Cell death is a major component of developmental programs. Controlled killing of specific cells at appropriate time points is required for normal growth and shaping of organisms. However, cellular demolition can also result in a variety of pathologies that are frequently fatal, when implemented inappropriately. Delineation of cell death mechanisms has been greatly facilitated by the use of simple model organisms such as the nematode worm Caenorhabditis elegans. Research in C. elegans has proven instrumental for the elucidation of the molecular mechanisms underlying both apoptotic and necrotic cell death. Here, we introduce the C. elegans model and review the current understanding of cell death pathways in this organism. We further focus on recent studies implicating autophagy, the main cellular process for bulk protein and organelle recycling, in nematode cell death. These studies reveal that autophagic mechanisms have a prominent role in both apoptosis and necrosis. We survey the relevant findings in C. elegans and also consider the contribution of autophagy in cell death in other experimental systems. Comparative analysis suggests that the involvement of autophagy in cell death is evolutionary conserved in metazoans. Thus, interfering with the autophagic process may facilitate therapeutic intervention in human pathologies where aberrant cell death is a contributing factor.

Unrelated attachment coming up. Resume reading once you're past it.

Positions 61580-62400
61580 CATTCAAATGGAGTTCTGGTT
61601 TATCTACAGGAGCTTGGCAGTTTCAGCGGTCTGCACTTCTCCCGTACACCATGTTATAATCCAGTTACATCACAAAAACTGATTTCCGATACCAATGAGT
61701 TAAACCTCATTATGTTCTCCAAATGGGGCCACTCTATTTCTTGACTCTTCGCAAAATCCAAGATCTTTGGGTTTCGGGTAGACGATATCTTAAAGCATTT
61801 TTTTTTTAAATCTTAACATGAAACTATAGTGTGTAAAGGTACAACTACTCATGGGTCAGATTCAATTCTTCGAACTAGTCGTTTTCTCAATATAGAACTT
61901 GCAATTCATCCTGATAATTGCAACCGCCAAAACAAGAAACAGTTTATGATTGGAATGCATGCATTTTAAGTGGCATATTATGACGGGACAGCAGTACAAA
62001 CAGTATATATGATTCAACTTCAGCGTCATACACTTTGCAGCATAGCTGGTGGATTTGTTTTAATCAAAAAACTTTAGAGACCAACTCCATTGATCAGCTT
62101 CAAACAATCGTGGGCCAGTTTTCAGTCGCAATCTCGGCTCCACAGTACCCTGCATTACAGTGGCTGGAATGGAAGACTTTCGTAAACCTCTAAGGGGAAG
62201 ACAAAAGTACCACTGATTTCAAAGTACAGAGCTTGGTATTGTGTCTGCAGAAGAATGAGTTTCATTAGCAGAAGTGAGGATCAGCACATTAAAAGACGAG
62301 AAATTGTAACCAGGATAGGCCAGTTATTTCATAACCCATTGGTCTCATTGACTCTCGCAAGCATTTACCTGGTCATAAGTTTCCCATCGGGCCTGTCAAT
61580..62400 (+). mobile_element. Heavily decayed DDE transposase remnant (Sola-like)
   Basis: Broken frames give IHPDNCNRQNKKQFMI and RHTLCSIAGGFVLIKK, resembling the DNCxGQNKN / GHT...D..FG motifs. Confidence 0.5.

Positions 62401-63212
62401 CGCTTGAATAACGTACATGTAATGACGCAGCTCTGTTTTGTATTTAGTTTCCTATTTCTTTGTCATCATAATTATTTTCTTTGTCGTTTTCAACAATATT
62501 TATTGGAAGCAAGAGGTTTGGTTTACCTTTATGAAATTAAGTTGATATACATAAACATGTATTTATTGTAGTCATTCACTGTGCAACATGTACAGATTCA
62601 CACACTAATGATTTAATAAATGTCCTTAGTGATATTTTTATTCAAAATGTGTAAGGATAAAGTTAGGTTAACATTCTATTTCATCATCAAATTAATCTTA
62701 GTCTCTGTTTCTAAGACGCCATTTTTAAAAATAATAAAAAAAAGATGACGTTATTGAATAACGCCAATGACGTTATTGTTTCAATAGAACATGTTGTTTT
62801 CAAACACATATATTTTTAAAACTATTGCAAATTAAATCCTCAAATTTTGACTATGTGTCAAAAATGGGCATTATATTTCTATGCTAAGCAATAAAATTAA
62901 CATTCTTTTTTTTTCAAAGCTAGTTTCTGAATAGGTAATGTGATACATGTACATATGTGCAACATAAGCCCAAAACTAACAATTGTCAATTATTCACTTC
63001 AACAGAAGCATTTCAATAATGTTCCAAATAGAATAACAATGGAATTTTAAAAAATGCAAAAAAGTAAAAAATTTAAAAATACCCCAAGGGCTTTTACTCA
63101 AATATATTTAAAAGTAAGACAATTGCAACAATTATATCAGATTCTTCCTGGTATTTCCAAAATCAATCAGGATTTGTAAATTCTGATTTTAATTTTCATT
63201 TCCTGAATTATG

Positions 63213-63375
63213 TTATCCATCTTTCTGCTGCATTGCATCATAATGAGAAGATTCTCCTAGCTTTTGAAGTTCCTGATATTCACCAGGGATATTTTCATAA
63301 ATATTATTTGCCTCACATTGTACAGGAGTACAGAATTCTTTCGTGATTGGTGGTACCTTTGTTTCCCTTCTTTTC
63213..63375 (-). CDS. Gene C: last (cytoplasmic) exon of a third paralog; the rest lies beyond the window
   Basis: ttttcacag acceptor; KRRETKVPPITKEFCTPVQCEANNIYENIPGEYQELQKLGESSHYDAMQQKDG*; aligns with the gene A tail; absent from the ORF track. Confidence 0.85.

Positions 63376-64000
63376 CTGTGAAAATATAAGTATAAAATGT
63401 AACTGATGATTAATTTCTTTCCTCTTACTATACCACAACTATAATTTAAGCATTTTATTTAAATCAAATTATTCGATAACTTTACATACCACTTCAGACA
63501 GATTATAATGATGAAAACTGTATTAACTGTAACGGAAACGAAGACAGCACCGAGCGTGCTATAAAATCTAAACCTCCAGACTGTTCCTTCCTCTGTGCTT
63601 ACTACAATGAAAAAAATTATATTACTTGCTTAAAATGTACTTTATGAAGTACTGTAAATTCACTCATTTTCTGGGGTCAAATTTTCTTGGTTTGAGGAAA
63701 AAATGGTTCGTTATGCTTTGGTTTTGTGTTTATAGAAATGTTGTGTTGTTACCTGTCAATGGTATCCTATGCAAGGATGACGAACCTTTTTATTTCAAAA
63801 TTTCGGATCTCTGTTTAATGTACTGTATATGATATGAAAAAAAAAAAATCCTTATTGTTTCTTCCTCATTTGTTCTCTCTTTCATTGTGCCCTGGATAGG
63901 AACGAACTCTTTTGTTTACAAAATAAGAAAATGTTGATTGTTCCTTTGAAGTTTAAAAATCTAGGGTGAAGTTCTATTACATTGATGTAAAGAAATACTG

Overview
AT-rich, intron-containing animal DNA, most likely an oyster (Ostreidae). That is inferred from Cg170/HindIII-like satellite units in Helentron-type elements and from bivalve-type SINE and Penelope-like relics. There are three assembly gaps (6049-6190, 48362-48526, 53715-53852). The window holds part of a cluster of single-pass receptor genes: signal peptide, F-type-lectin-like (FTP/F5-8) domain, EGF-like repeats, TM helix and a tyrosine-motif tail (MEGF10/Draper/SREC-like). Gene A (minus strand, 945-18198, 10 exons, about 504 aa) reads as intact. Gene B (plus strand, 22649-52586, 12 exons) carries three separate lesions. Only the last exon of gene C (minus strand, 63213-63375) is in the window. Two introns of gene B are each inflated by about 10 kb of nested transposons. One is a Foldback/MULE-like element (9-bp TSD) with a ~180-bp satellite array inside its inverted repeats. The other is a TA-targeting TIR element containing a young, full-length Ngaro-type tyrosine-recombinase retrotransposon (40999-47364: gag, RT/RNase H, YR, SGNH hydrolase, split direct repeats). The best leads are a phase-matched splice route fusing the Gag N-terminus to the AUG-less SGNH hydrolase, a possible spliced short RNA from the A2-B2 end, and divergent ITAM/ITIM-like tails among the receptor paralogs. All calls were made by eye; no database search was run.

Keywords: Apoptosis, Autophagy, Beclin, Caenorhabditis elegans, Excitotoxicity, Lysosome, Necrosis, Neurodegeneration
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